Aim: Out-of-hospital cardiac arrest (OHCA) during COVID-19 has been reported by countries with high case numbers and overwhelmed healthcare services. Imposed restrictions and treatment precautions may have also influenced OHCA processes-of-care. We investigated the impact of the COVID-19 pandemic period on incidence, characteristics, and survival from OHCA in Victoria, Australia. Methods: Using data from the Victorian Ambulance Cardiac Arrest Registry, we compared 380 adult OHCA patients who received resuscitation between 16th March 2020 and 12th May 2020, with 1218 cases occurring during the same dates in 2017−2019. No OHCA patients were COVID-19 positive. Arrest incidence, characteristics and survival rates were compared. Regression analysis was performed to understand the independent effect of the pandemic period on survival. Results: Incidence of OHCA did not differ during the pandemic period. However, initiation of resuscitation by Emergency Medical Services (EMS) significantly decreased (46.9% versus 40.6%, p = 0.001). Arrests in public locations decreased in the pandemic period (20.8% versus 10.0%; p < 0.001), as did initial shocks by public access defibrillation/first-responders (p = 0.037). EMS caseload decreased during the pandemic period, however, delays to key interventions (time-to-first defibrillation, time-to-first epinephrine) significantly increased. Survival-to-discharge decreased by 50% during the pandemic period (11.7% versus 6.1%; p = 0.002). Survivors per million person-years dropped in 2020, resulting in 35 excess deaths per million person-years. On adjusted analysis, the pandemic period remained associated with a 50% reduction in survival-to-discharge. Conclusion: The COVID-19 pandemic period did not influence OHCA incidence but appears to have disrupted the system-of-care in Australia. However, this could not completely explain reductions in survival.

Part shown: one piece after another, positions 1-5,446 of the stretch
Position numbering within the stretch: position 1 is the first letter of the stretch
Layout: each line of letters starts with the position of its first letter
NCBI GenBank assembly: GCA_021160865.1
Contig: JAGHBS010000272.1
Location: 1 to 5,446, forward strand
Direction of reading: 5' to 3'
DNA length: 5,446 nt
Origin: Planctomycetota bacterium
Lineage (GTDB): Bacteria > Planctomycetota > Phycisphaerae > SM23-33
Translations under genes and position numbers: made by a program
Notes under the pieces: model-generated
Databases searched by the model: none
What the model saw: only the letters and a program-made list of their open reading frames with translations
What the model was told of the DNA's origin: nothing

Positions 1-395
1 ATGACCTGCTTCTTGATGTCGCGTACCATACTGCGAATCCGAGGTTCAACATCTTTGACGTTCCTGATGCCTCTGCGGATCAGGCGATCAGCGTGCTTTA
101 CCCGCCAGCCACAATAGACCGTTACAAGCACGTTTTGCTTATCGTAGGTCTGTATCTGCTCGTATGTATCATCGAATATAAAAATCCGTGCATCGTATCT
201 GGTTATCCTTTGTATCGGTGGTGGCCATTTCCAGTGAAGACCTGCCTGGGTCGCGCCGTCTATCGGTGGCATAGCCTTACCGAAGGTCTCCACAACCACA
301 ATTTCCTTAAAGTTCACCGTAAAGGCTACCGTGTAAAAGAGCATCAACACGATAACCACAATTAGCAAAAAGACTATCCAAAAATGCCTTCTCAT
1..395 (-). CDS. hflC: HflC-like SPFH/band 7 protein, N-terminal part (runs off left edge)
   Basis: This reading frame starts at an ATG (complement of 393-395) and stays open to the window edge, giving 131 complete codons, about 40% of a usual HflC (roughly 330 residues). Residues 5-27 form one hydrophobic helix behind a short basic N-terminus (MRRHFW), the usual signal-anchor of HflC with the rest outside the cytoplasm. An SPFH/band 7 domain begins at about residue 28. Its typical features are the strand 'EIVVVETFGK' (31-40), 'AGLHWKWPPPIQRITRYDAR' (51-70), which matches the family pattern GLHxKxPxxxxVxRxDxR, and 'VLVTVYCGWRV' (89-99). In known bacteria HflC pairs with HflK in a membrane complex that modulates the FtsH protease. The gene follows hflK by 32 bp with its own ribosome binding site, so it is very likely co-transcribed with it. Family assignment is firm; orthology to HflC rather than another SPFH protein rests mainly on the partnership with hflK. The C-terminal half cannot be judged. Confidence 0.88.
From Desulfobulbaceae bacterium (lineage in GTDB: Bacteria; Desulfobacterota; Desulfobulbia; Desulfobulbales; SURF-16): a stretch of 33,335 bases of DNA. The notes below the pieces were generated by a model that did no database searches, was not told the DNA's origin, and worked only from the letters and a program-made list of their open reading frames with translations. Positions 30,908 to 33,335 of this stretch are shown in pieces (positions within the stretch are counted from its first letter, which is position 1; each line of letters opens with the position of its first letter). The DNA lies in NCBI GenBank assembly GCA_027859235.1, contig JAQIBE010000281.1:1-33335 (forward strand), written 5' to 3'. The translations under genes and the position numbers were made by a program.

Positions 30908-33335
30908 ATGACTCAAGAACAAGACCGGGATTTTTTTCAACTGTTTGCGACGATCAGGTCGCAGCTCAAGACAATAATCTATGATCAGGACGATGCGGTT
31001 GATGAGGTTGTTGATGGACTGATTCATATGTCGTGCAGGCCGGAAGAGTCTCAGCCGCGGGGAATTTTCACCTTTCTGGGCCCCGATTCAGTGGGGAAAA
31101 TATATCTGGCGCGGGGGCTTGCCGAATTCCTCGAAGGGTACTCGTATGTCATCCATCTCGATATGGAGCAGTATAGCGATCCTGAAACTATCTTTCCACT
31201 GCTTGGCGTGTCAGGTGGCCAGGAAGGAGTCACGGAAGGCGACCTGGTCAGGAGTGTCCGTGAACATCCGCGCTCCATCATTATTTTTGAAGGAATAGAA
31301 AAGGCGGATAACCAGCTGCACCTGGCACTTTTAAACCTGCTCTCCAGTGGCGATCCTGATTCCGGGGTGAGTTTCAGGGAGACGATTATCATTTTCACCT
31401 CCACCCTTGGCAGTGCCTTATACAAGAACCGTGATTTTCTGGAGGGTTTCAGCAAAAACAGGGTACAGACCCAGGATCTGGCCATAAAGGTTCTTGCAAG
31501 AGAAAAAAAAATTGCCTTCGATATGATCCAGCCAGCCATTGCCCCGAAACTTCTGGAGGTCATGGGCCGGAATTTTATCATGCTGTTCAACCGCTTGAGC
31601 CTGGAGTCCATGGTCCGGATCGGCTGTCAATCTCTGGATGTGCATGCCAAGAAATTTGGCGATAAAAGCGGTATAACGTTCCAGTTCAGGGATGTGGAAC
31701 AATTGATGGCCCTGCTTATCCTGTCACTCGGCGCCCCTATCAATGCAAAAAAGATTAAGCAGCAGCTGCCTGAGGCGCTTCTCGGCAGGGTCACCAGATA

|Number of pages||7|
|Publication status||Published - Nov 2020|
- COVID-19 pandemic
- Out-of-hospital cardiac arrest
- Patient outcomes